3700 nets donated in September

Following is the press release from the September 14, 2010 delivery of 3700 mosquito nets to Angolan humanitarian organizations:

The Angola Mosquito Nets Project has been operational since 2000 and has raised approximately $175,000 from individual donors in Angola and overseas and from Angola-based oil companies and oil service companies.  The funds are used to buy mosquito nets and donate them to responsible aid/humanitarian organizations in Angola who then distribute them to Angolans in areas, mainly in the provinces, where there is a great need for mosquito nets.  To date, we have purchased and distributed about 25,000 nets from the funds raised.

This project is operated by volunteers, both expatriate and Angolan, and there are no administration or overhead costs involved.  We buy high quality, insecticide impregnated mosquito nets from a supplier in Luanda (CICCI Angola) at $7.50 per net.  Since we have no administration or overhead costs, all funds raised are dedicated to buying nets.  For example, if we received a donation of $750, we buy 100 nets with it and the donor is assured that the nets will be distributed to Angolans needing nets.

On Thursday, September 16 (10:00 AM) we will be donating 3700 nets to Save the Children, Development Workshop, Luanda TB Hospital, Benguela orphanage and various church organizations including the Baptist Mission.  The location is the CICCI office, Rua Fernado Mendes Pinto 38-40, Alvalade, Luanda.

Organizations which donated funds for these nets in the September 16 handover include Chevron, Tullow Oil, Statoil, Fugro, the Viking Club of Luanda, the International School of Luanda, families in Ireland, Norway and Canada and churches in the United Kingdom and Luanda.  In previous years, this project has also donated nets to organizations including Oxfam, UNICEF, Norwegian Refugee Council, Medair, Concern and church organizations.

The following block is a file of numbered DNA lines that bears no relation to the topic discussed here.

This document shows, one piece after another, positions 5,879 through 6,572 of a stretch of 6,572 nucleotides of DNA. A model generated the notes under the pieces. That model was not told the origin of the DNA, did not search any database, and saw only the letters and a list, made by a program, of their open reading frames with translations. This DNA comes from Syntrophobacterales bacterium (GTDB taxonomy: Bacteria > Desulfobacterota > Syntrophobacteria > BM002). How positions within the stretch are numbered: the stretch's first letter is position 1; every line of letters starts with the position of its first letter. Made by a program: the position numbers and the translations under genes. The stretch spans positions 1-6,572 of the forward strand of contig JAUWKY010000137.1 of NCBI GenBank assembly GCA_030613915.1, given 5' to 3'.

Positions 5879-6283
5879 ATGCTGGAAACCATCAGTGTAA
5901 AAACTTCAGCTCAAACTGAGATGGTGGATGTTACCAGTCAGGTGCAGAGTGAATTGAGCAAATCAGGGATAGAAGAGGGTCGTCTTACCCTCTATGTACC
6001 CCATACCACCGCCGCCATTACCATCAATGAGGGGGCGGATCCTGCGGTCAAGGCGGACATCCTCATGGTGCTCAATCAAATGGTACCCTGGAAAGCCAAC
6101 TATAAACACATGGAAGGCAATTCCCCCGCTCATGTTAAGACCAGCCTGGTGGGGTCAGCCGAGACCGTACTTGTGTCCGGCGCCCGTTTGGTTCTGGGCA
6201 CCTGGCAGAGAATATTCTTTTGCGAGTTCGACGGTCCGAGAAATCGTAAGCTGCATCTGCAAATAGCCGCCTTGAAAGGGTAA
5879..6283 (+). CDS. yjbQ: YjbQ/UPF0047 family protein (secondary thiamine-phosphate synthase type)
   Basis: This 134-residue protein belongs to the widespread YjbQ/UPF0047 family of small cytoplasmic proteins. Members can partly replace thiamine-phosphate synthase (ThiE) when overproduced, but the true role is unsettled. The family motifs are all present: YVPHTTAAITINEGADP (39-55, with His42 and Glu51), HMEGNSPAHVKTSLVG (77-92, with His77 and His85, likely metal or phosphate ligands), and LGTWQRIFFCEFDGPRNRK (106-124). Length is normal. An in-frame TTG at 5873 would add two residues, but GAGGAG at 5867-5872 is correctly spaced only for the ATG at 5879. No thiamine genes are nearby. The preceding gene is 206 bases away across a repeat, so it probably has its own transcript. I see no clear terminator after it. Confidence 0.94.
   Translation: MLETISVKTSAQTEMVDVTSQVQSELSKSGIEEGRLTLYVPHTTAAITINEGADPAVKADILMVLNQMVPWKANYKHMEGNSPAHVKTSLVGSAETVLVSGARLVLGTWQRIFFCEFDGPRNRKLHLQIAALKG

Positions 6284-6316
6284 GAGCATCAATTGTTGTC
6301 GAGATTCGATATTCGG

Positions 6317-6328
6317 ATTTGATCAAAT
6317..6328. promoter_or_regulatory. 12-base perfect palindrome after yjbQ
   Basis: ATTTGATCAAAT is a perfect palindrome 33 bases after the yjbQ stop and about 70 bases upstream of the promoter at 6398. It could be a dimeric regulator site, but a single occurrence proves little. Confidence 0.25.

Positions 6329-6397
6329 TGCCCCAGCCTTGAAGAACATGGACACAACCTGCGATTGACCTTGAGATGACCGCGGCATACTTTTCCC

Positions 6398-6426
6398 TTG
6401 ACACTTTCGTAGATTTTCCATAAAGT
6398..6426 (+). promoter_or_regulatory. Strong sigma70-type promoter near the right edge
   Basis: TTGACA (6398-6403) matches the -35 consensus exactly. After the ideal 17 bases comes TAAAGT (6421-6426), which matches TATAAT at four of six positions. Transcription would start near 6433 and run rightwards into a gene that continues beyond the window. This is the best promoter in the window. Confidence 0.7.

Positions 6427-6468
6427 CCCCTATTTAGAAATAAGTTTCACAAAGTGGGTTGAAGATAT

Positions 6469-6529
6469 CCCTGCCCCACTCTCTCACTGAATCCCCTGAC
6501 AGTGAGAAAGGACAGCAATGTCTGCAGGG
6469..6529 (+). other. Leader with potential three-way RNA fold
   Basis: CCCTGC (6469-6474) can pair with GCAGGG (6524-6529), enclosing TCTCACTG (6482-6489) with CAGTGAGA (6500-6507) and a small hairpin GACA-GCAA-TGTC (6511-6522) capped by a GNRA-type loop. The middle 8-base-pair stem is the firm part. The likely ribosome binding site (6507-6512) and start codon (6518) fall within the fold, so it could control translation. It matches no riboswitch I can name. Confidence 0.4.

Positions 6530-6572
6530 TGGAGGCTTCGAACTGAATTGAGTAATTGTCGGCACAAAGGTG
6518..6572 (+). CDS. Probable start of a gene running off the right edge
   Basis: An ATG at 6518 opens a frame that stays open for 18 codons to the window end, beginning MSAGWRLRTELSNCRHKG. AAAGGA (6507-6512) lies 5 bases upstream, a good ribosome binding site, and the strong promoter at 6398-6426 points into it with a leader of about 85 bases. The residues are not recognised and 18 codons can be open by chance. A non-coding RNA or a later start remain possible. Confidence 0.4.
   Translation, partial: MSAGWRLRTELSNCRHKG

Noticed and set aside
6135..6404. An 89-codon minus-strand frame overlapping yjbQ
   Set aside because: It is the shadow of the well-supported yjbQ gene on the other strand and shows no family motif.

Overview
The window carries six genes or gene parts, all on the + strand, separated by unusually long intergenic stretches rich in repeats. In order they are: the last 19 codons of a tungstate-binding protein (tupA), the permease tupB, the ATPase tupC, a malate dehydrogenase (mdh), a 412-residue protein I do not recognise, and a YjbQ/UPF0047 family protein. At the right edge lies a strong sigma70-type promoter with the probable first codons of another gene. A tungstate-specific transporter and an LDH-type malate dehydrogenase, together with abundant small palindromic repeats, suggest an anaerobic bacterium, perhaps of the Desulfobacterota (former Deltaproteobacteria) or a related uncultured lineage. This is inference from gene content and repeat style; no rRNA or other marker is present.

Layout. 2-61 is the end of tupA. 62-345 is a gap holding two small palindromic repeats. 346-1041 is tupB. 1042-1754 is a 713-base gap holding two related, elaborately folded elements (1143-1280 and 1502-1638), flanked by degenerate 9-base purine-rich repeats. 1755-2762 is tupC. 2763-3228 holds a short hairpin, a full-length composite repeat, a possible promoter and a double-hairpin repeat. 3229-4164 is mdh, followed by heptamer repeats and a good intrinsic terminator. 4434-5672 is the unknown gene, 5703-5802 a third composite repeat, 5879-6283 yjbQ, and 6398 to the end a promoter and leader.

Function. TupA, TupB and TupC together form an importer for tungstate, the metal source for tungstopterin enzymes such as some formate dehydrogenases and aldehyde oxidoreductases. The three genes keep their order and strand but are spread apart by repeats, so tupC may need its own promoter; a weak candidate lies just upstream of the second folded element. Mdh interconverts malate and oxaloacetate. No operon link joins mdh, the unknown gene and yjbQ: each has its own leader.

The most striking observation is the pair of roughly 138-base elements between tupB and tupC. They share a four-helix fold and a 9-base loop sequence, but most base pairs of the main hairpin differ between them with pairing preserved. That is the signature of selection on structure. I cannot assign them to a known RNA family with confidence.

Net recipients: Save the Children, Development Workshop, Luanda TB Hospital, Luanda Pediatric Hospital, PEPE Program (Preschool Education Program), Baptist Mission, Catete Catholic Mission, ProMica (Women Helping Women), Benguela Orphanage, Moxico Childrens Centre, Boys Home Huambo, Sergio Simao Alfabitazao (Literacy Program)

DOWNLOAD PHOTOS FROM THE TRANSFER HERE.

DOWNLOAD LIST OF ORGANIZATIONS & AMOUNTS HERE.

DOWNLOAD THE PRESS RELEASE IN ENGLISH HERE.

DOWNLOAD THE PRESS RELEASE IN PORTUGUESE  HERE.

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Nets donated to the Mobile Clinic

Happy to be receiving a mosquito net.

Happy to be receiving a mosquito net. Mobile Clinic Volunteer Viveca Chan, a nurse and their young patient.

The Angola Mosquitonet Project donated 700 nets in January to the Mobile Clinic, a small team of women who work with some of the 350 patients at the Tuberculosis Hospital in Luanda. Headed up by Bernie Nicholson, a registered nurse who formed the group six years ago, the women get donations to buy food and medicine and other necessities such as drinking water for some of the patients there whose families cannot afford to support them.

All tucked in and protected from mosquitoes.